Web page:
You probably already tried to add a new background with a .mp4 or .gif extension, but soon realized that Microsoft Teams will only allow you to select from .jpg, .jpeg, .png, and .bmp files.
I thought to myself: what if I uploaded a .mp4 or .gif to wherever Microsoft Teams stores those custom uploaded backgrounds?
A quick search lead me to ~/Library/Application Support/Microsoft/Teams/Backgrounds/Uploads.
I copied an animated.gif, which is the file I want to use as my background, and an animated_thumb.jpg to match, which is the little thumbnail I will click on to select the animated background. That said, while I could select the thumbnail, the background was still not applied.
My last hope was to rename animated.gif to animated.jpg to see if Microsoft Teams could be fooled into thinking it’s a static image, and low and behold, after selecting the thumbnail, the GIF actually played in the background.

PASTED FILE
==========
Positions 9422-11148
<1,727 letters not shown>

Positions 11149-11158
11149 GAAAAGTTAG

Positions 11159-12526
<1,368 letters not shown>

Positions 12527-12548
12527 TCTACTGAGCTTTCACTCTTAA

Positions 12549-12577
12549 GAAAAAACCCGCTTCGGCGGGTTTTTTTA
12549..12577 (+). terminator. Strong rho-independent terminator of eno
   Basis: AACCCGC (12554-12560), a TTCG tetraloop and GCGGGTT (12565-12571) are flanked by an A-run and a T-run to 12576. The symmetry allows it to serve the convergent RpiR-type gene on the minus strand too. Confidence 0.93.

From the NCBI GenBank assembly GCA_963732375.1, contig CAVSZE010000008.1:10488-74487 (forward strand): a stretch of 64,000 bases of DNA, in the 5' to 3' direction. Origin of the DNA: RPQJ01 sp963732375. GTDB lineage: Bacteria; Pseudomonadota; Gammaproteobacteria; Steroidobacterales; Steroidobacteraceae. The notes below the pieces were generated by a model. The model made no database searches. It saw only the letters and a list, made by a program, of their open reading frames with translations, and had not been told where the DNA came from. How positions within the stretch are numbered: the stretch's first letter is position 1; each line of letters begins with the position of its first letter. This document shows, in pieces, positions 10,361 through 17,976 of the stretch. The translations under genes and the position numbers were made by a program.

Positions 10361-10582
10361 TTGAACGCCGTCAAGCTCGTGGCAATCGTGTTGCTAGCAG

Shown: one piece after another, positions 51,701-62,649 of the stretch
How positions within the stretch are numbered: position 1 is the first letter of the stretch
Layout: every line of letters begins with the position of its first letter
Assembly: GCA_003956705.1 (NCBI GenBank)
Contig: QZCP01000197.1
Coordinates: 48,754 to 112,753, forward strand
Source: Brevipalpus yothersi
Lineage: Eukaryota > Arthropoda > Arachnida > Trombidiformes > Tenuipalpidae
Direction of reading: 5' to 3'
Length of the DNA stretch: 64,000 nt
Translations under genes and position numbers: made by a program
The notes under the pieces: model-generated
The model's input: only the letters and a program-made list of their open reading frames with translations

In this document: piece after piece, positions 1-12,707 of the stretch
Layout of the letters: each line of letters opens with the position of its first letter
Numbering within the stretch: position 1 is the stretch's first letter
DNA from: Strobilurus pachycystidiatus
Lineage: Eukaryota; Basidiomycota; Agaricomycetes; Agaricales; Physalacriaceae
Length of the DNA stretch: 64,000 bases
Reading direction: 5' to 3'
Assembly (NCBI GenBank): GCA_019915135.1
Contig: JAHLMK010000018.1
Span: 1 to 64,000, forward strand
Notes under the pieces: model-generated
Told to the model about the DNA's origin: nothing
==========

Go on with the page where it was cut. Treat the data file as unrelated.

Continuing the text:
So if you have a MP4, just convert it to a GIF, because MP4s won’t work.
There is a default.php script in /usr/local/lsws/share/autoindex that simulates Apache’s auto index, which suffices for my needs, but if you don’t want to use the default, you could copy and edit default.php to create your own template.
Now, to enable and use this auto index, you have to adjust the index directive in your website’s virtual host configuration file:
I downloaded the MySQL server and installed it on my Mac, but every time I tried to connect to it, I got the following error:
Can’t connect to MySQL server on ‘127.0.0.1’ (61)
There can be many reasons for this error, most of which are generously covered online, but in my case it was because MySQL was running on port 3307. I think the port was updated in a recent MySQL server update, because I’ve never had this issue with a previous MySQL server version. Here’s how to check if you have the same problem, and how to change it to port 3306 (unless you want to keep it running on port 3307).
I installed GitLab CE using the Omnibus package on a new CentOS 6 server. Since I had nothing else on the server at that time, everything GitLab setup and configured was sufficient. Later, however, I wanted to setup additional sites on the server using Apache, but now port 80 was already bound to by GitLab’s built-in Nginx web server.